I’m glad this one only had a Whiskybase number on the side of the bottle instead of a full label. That would have caused much more anticipation and maybe would have been suggestive in to what to expect.
Of course, even though this sample hasn’t been on the shelf for a year, I don’t remember where it came from. Of course, I can make some guesses, but just be safe and not credit the wrong person by accident.
Fresh and fruity sherry, almonds and peaches. Dates too, but without being overly sweet and rich.
The palate has a bit of bite like chili peppers. A bit of oak, lots of peaches, apricots, dates. A grainy dryness behind that, with old warehouses.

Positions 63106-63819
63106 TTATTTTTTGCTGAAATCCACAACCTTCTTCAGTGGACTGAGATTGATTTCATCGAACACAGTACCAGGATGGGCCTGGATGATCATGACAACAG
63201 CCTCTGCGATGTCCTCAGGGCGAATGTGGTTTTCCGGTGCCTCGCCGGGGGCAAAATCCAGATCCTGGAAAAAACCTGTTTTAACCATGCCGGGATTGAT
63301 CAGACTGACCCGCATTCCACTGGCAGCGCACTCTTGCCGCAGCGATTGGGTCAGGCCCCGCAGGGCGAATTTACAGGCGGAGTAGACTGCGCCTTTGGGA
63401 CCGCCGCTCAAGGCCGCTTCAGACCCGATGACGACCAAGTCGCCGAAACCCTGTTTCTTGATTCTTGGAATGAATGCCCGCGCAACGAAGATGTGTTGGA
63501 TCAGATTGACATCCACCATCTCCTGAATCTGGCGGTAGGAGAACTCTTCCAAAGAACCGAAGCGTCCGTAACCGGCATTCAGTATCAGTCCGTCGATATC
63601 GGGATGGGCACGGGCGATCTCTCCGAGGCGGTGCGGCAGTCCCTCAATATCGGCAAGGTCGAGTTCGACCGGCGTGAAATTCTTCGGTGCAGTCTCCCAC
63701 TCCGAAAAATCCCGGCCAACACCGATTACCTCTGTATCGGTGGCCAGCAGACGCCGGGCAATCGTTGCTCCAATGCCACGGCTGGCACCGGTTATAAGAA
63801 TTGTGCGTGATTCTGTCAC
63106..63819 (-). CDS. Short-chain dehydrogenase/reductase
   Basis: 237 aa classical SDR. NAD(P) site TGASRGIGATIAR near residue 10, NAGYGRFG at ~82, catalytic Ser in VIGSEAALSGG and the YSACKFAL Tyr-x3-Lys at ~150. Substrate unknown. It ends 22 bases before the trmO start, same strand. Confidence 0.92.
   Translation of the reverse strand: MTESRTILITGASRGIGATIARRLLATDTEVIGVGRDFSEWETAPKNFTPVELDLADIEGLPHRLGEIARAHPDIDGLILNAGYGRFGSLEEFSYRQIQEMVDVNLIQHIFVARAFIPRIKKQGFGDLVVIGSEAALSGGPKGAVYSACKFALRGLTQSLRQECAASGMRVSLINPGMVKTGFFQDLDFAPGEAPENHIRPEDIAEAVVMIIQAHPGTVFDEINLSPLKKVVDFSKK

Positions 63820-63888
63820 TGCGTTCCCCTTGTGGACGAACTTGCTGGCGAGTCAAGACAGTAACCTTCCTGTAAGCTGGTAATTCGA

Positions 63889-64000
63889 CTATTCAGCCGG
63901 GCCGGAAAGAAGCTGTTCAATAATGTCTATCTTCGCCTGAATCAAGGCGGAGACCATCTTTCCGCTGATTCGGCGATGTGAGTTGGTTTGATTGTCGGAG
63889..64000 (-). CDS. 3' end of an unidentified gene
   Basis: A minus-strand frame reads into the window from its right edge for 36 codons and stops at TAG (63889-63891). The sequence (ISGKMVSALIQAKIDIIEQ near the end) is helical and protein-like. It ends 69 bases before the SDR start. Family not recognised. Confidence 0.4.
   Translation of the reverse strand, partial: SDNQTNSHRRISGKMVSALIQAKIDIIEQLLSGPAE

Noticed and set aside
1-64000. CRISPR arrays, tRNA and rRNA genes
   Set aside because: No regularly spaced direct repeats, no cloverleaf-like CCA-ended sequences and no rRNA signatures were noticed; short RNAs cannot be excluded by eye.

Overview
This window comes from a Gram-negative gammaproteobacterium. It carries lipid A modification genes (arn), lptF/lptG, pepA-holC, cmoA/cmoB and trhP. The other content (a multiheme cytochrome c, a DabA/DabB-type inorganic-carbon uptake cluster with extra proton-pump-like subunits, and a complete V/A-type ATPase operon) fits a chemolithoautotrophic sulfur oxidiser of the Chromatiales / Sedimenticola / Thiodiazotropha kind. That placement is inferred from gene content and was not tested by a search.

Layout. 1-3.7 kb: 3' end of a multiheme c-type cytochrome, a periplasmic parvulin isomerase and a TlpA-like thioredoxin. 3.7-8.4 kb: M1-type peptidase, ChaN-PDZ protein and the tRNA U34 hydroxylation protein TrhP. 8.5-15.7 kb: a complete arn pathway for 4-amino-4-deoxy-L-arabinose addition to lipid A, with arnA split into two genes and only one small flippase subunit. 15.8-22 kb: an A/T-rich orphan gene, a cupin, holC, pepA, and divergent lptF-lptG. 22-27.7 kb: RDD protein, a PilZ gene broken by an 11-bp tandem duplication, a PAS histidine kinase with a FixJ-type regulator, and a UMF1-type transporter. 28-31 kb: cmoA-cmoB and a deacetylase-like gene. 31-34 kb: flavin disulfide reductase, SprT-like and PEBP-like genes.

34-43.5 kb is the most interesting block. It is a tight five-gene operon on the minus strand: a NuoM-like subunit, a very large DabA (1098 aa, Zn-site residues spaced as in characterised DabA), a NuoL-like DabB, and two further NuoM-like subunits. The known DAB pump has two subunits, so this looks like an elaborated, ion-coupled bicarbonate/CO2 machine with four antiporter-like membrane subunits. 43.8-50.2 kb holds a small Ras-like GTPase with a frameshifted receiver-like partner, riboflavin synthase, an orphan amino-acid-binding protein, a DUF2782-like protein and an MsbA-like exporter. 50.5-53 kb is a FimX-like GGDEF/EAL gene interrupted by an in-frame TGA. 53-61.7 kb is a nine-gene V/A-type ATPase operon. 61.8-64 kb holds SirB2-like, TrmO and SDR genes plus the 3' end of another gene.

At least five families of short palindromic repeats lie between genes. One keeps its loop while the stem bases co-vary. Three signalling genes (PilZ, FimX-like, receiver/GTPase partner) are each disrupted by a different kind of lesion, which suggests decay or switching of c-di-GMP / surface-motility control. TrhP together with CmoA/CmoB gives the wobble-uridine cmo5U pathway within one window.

Very classical sherry on the finish. Lots of depth, with even hints of leather and raisins being added to it. Quite gentle, but also quite deep.
I did not pick up on the peat at all until I noticed it was a Longrow. It is way more an earthy note than a smoky one. Of course, the sherry is quite noticeable, and it still makes for a great dram. With past experiences of blind tasting competitions, I’ve noticed that sometimes the peatiness of a dram can change a bit when sampled. I have no explanation for this, but a couple of years ago I, and a lot of others, didn’t recognize a Lagavulin because the smoke had turned into a certain earthiness.
Anyway… Very, very good whisky. Interestingly earthy with lots of sherry goodness.
Still available in the secondary market for about € 120. That seems quite affordable until you realize that that is for 20cl.